COVID cases down, variants still a concern
Published 9:15 am Wednesday, August 17, 2022
While the total reported cases of COVID-19 and its variants have decreased, there has been a surge of the omicron BA.5 in recent weeks in some communities.
According to the CDC, the community level of positive COVID cases in Covington County is ranked as “medium,” which offers the following health guidelines:
- If you are at high risk of getting very sick, wear a well-fitting mask or respirator when indoors in public.
- If you have household or social contact with someone at high risk for getting very sick, consider testing to detect infection before contact and consider wearing a mask when indoors with them.
The daily average of positive COVID cases in the county as of August 14 is 13, according to state and local health agencies. That is a decrease of 20 percent over the past 14 days. The daily average of hospitalizations during that same time period is three, with no deaths reported.
Since the beginning of the pandemic, a total of 10,378 COVID cases have been reported in Covington County, with 1 in 4 residents infected.
With new cases and variants of COVID-19 continuing to affect people, University of Alabama at Birmingham Infectious Diseases experts are providing guidance and measures to help limit the spread.
“We are clearly still in the middle of the omicron BA.5 surge, but the good news is that vaccination using the currently available vaccines seems to be preventing the upswing in deaths and hospitalizations that usually accompany a new variant surge,” said Dr. Jeanne Marrazzo, director of the Division of Infectious Diseases in the Heersink School of Medicine. “It’s still not fun to get, and we don’t know what the risk of long COVID is going to be with this in vaccinated people. But it’s incredibly contagious, with many who’ve avoided COVID the whole pandemic finally falling prey to it.”
Marrazzo said BA.5 is the most infectious COVID-19 variant that doctors have seen.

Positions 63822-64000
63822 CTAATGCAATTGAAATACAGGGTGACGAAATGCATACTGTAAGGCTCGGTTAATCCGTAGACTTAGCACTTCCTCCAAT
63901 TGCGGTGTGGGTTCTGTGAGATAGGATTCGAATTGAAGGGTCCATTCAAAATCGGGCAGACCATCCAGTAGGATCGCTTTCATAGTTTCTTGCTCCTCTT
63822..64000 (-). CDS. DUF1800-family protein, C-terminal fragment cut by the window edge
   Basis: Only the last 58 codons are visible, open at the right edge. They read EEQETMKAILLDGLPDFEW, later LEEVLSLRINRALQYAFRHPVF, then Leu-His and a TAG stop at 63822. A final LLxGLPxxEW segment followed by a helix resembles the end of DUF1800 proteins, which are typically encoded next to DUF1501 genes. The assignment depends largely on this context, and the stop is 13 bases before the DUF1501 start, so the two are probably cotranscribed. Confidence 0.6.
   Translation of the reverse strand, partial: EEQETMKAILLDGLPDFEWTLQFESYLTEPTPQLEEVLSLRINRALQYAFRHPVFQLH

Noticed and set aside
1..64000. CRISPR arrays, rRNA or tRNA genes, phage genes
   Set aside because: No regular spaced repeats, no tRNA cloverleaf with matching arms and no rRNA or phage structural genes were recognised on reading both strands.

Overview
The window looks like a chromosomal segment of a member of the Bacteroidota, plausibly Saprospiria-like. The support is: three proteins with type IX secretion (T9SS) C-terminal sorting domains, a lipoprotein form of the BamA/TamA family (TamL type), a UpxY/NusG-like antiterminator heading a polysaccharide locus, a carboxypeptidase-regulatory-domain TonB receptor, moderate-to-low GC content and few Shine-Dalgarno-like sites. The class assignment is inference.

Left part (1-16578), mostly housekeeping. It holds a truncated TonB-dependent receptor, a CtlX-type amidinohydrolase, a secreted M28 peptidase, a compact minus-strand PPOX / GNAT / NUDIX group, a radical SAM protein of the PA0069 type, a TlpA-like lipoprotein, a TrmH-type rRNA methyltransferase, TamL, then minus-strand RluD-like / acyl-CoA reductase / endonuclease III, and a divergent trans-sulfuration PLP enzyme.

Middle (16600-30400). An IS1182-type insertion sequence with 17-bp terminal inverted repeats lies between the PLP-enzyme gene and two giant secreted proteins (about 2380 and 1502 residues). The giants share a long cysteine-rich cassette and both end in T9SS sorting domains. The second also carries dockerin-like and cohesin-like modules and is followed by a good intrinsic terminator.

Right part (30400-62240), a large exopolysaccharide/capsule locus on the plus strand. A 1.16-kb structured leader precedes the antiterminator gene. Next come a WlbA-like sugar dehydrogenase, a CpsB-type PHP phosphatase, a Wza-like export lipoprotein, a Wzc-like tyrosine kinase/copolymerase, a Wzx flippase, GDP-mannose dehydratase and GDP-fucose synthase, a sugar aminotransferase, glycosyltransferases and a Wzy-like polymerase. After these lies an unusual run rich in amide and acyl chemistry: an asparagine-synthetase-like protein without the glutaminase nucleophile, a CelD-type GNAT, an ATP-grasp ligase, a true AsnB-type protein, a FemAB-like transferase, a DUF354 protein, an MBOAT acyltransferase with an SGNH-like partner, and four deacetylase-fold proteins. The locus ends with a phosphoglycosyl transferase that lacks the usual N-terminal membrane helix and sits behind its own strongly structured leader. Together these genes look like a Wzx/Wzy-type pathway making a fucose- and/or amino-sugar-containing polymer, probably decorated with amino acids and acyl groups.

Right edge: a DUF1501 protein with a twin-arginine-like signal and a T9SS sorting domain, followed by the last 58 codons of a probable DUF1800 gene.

“The bar to prevent transmission of BA.5 is much higher,” Marrazzo said. “Evolving variants continue to adapt to vaccines and the protection that the vaccines have been so good at giving us.”
She added that the vaccines are still active against symptoms of the BA.5 subvariant, but they are not protecting against infection or acquisition of the virus as much as she would like. Marrazzo said the classic symptoms she and colleagues are seeing are cough, sore throat, fever and chills.
A new school year
As a new semester begins for K-12 schools in the middle of a BA.5 surge, Dr. David Kimberlin, co-director of UAB and Children’s of Alabama’s Division of Pediatric Infectious Diseases, is optimistic that school will not be a major driver of community spread. However, he does encourage schools to be mask-friendly for students who choose to wear them.
“We need to recognize that, while schools are not the epicenter of community transmission, what happens in the community can impact schools,” Kimberlin said.
He added that the number of pediatric vaccinations is not encouraging as the school year begins.
Testing and long COVID-19
Marrazzo said anyone who experiences any symptoms of a respiratory infection should get tested. You may not be sick enough to take Paxlovid – an FDA-approved antiviral therapy for COVID-19 – but testing is essential to protect families and close contacts.
“Have a very low threshold for testing,” Marrazzo said.
As for those who have had COVID-19 and are still recovering – long-haulers – Marrazzo said the most common symptoms she and other colleagues are seeing are fatigue, brain fog, chronic cough and loss of smell and taste.
Anyone who has previously had COVID-19 can request to be a part of the RECOVER Initiative, of which UAB is a study site. The effort led by UAB is projected to receive $17 million from the National Institutes of Health to support up to four years of patient follow-up.
— Parts of this story originally appeared on the UAB News website.